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Eric Dollard’s Response to The Big Misconception About Electricity by Veritasium

Oliver Heaviside

A recent video produced by Veritasium discusses the energetic flow happening outside the wires. Not that this is a mystery but it does have about 9.5 Million views by now and nobody seems to understand the solution to the problem.

It seems that Derek Muller inspiration of this video came from a question proposed to him by a professor of his.

The video is pretty good although there are errors in his basic usage of some terminology, etc. it’s worth watching. Eric Dollard spend quite a bit of time scouring through the comments and couldn’t find a single one where anyone understood the situation so the solution is posted directly below the video – watch the video first and then real Eric’s solution.

LIVE CALL: We’re going to have a live call with Eric Dollard, which haven’t had for a long time. This coming Sunday the 12th at NOON Pacific Time. Call this number: 1-857-232-0155 then enter this access code: 582590 – we’ll discuss this video, the solution and anything else related to books or presentations by Eric Dollard. Please mute your phone when you log on.

HERE’S THE SOLUTION FROM ERIC DOLLARD, since most people commenting on the video are struggling to understand what is happening – it’s a very basic transmission line problem:

“First of all, there are a lot of assumptions involved so they have to be cleared away. The incandescent light bulb should be able to pass current in both direction (not LED), also, the light bulb resistance should remain constant regardless of what current or voltage is applied to it. So, in this case, we want the resistance of the light bulb to equal twice the impedance of the two transmission lines. Or, in other words, the impedance of the two lines in series. Also, the resistance and leakage conductance of the transmission line should be negligible or zero, as well as the permeability and permittivity equaling unity. This greatly simplifies the process by eliminating echoes. Upon closure of the switch, the light will light to half voltage. The two transmission lines will appear as resistors at the terminals between the battery and the light bulb. After the time it takes for a traveling wave to propagate from the battery light bulb to the short circuit at the end of the line and back, the light bulb will receive full battery voltage. There is nothing abstract about this; this is standard transmission line engineering.” – Eric Dollard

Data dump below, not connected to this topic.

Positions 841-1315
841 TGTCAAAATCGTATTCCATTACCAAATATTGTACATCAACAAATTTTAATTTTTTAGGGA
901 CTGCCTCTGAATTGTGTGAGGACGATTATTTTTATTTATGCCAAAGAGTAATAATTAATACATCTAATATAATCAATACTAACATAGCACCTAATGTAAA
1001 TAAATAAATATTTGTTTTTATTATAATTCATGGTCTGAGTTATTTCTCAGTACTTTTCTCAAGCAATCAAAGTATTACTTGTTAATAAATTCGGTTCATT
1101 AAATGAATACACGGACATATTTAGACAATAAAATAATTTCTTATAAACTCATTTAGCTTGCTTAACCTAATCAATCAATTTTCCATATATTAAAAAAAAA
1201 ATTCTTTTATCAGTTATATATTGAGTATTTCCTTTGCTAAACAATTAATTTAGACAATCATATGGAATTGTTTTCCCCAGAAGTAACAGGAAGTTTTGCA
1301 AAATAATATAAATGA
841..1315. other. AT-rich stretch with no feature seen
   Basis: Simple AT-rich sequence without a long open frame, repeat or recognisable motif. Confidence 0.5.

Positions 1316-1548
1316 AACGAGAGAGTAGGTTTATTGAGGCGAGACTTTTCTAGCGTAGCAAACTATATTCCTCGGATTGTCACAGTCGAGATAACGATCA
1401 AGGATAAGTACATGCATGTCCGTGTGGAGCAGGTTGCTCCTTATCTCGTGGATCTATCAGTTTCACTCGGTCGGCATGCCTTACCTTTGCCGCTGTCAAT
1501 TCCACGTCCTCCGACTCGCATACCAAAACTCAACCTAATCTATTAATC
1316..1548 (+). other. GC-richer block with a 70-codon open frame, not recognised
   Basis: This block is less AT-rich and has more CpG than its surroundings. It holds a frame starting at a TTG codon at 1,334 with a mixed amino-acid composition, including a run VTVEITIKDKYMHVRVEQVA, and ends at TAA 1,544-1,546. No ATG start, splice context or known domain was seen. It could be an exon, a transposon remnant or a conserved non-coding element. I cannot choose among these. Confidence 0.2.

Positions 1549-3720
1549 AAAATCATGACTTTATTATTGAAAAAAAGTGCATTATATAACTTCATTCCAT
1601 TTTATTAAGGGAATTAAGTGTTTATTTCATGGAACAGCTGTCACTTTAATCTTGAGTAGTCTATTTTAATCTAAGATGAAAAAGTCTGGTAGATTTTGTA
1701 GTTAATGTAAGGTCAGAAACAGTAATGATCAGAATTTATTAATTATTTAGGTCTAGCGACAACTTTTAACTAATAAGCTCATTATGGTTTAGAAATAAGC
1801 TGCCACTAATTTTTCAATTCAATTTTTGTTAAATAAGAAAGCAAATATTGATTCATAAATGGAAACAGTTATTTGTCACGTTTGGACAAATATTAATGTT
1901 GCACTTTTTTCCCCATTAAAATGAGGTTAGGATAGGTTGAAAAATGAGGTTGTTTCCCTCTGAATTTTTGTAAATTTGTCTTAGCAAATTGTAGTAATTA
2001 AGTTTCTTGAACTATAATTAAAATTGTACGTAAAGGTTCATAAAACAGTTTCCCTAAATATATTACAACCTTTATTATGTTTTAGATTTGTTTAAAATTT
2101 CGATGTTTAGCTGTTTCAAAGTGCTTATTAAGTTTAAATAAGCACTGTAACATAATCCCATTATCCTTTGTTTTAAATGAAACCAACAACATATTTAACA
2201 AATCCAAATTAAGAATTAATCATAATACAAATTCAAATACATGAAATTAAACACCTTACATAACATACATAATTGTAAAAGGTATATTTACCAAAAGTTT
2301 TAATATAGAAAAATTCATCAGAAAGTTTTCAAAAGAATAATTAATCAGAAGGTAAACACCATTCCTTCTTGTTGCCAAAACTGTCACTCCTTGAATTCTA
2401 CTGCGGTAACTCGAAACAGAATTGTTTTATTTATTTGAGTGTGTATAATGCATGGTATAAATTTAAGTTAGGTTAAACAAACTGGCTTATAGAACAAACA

Eric Dollard says his presentation from last year covers this in detail:

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